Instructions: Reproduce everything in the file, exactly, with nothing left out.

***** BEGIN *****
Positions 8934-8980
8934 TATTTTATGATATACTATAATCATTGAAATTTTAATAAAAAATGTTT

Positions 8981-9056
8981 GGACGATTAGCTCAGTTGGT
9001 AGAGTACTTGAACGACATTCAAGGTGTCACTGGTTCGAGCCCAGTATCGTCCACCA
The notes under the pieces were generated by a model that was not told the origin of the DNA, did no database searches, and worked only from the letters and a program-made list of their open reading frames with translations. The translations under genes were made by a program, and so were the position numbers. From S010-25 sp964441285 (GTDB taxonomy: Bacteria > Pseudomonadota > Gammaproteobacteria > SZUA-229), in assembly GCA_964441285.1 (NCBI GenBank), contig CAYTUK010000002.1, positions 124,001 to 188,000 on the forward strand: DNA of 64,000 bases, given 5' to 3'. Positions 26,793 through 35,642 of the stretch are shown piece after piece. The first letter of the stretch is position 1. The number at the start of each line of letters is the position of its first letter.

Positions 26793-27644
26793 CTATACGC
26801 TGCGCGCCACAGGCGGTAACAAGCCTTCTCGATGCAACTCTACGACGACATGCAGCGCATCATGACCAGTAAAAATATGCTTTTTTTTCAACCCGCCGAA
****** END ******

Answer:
Positions 8934-8980
8934 TATTTTATGATATACTATAATCATTGAAATTTTAATAAAAAATGTTT

Positions 8981-9056
8981 GGACGATTAGCTCAGTTGGT
9001 AGAGTACTTGAACGACATTCAAGGTGTCACTGGTTCGAGCCCAGTATCGTCCACCA
The notes under the pieces were generated by a model that was not told the origin of the DNA, did no database searches, and worked only from the letters and a program-made list of their open reading frames with translations. The translations under genes were made by a program, and so were the position numbers. From S010-25 sp964441285 (GTDB taxonomy: Bacteria > Pseudomonadota > Gammaproteobacteria > SZUA-229), in assembly GCA_964441285.1 (NCBI GenBank), contig CAYTUK010000002.1, positions 124,001 to 188,000 on the forward strand: DNA of 64,000 bases, given 5' to 3'. Positions 26,793 through 35,642 of the stretch are shown piece after piece. The first letter of the stretch is position 1. The number at the start of each line of letters is the position of its first letter.

Positions 26793-27644
26793 CTATACGC
26801 TGCGCGCCACAGGCGGTAACAAGCCTTCTCGATGCAACTCTACGACGACATGCAGCGCATCATGACCAGTAAAAATATGCTTTTTTTTCAACCCGCCGAA